Of course B2B brands have helped LinkedIn become a front runner in the content marketing race, but a surprising number of consumer brands are turning to the platform to extend their content marketing efforts. According to the Content Marketing Institute, LinkedIn use registered the biggest jump in social media usage by B2C marketers last year, rocketing from 51% to 71%.
WHAT IT ACCOMPLISHES FOR B2C CONTENT MARKETERS:
Recruitment plus. While 78% of the top brands on LinkedIn use it as a way to recruit talent, it’s about more than just job hunting and schmoozing. Starbucks uses their page to showcase company culture, investor information, ideas on gifting via social media and brand history to give fans a glimpse behind the curtain to see the inner workings of one of the world’s favorite brands.
The opportunity to target effectively. Recent data reveals that LinkedIn users are more affluent, with 1 in 2 users considering a hybrid vehicle and having a 105% likelihood of earning an annual household income of over $100k. This makes the channel a perfect fit for auto brands. Nissan was part of the Sponsored Posts pilot program and has since developed a brand page that focuses on innovation, publishing eco-conscious articles, infographics and videos in addition to brand news and product info. The brand has developed specialized content for a niche audience based off clear data that has helped drive brand awareness across the globe.
A softer sell with more value and relevance. Nordstrom’s LinkedIn page mixes brand announcements, community support and blog posts with great contextual content that would appeal to a youthful, fashion-friendly professional audience while driving sales. Highlights include style tips for grooms and secrets on properly fitting a suit.
WHY IT WORKS:
Everyone is a publisher. By opening up the platform, LinkedIn has democratized content marketing, supporting both audiences and users by allowing everyone to share thoughts and insight in their chosen profession. In fact, content is being viewed six times more than jobs-related activity. But why? According to Jason Miller, LinkedIn’s Senior Manager of Content Marketing, it’s because individuals are more apt to investing time in a professional social network rather than simply spending time on it, looking for insights and information to help make them better at what they do.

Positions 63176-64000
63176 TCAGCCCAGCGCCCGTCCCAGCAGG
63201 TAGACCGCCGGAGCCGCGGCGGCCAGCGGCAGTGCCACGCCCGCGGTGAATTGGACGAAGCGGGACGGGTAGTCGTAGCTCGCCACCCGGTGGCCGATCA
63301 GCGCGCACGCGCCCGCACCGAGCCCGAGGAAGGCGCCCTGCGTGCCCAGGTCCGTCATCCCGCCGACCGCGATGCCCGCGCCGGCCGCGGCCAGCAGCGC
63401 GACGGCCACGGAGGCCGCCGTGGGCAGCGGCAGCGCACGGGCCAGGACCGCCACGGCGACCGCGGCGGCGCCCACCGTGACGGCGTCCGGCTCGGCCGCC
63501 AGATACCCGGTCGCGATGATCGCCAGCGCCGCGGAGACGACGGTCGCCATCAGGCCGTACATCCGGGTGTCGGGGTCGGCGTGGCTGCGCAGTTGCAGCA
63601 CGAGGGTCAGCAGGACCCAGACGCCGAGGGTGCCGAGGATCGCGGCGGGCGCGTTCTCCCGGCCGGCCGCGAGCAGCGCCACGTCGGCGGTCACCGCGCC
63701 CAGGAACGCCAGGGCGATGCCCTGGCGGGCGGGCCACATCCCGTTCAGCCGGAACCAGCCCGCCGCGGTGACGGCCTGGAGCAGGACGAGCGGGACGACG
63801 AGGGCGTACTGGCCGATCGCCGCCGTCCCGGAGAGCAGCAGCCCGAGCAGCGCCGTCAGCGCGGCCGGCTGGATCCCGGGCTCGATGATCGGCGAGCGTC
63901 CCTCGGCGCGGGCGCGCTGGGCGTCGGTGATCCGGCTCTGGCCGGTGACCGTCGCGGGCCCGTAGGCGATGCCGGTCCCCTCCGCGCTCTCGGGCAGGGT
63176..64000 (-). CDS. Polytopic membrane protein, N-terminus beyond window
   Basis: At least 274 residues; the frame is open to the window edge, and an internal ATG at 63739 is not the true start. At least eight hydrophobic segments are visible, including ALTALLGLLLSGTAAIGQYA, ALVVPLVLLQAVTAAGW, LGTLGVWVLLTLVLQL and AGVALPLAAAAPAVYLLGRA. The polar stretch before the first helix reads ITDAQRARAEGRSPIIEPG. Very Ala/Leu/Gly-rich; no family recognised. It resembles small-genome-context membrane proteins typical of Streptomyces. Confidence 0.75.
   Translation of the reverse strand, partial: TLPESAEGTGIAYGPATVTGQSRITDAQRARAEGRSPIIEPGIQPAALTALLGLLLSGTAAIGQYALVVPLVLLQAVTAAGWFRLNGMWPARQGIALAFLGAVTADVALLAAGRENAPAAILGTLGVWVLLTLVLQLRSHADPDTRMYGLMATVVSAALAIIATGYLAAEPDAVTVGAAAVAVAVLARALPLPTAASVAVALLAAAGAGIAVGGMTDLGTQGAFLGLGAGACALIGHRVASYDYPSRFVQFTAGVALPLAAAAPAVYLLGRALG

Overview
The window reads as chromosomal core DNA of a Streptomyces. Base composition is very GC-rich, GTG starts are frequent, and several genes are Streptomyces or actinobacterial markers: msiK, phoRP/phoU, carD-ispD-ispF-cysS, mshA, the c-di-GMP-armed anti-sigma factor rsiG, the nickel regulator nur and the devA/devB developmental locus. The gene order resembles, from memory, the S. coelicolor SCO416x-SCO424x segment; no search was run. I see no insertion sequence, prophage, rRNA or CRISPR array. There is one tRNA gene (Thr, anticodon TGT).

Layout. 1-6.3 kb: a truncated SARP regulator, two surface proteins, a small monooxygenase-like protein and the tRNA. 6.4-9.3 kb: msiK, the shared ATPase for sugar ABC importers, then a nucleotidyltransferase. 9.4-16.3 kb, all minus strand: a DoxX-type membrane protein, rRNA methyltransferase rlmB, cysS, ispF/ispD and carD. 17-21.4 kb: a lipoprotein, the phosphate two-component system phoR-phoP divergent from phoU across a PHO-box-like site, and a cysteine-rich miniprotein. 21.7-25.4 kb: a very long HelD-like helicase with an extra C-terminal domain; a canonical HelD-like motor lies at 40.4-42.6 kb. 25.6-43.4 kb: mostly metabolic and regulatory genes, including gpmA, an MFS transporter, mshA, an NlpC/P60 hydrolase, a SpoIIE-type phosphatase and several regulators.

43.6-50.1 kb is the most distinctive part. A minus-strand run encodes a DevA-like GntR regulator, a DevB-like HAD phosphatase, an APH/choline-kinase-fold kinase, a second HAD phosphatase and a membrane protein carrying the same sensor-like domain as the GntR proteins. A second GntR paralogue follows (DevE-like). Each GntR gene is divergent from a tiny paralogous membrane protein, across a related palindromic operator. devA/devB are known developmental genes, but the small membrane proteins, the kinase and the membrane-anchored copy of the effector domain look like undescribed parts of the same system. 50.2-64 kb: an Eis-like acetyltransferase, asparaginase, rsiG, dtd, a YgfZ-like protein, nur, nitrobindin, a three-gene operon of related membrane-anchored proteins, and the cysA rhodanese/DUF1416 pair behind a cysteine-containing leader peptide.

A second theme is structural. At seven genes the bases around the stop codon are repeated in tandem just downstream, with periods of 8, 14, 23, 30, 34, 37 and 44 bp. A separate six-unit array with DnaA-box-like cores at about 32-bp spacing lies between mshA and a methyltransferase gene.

Brands in the spotlight. With the arrival of showcase pages, brands and companies have the opportunity to share news, updates and events in addition to proving thought leadership and unique perspective on their industries. Sponsored posts are another new addition, and while costly, allow brands with big wallets to target based on company, job title, location and more to get the quality clicks they want.
Always rolling out new tools. From their recently-launched Content Marketing Score and a dedicated hub of e-books, infographics and videos for teaching professionals about best practices, LinkedIn is dedicated to helping marketers understand how to better strategize, create and distribute content. By creating a native insights tool like the score, they’re also allowing marketers to see what’s actually working and push hard to surpass their goals.
With digital continuing to rapidly break down the once-rigid silos of our personal and professional lives, successful marketers are thinking less in terms of B2B vs. B2C and more in terms of H2H (human to human). And since professionals comprise an audience that’s 152% more likely to be active in online conversations, it’s important to take the world’s biggest professional social network into careful consideration.
How do you plan on making the most of LinkedIn for your content marketing plans going forward? Sound off in the comments!
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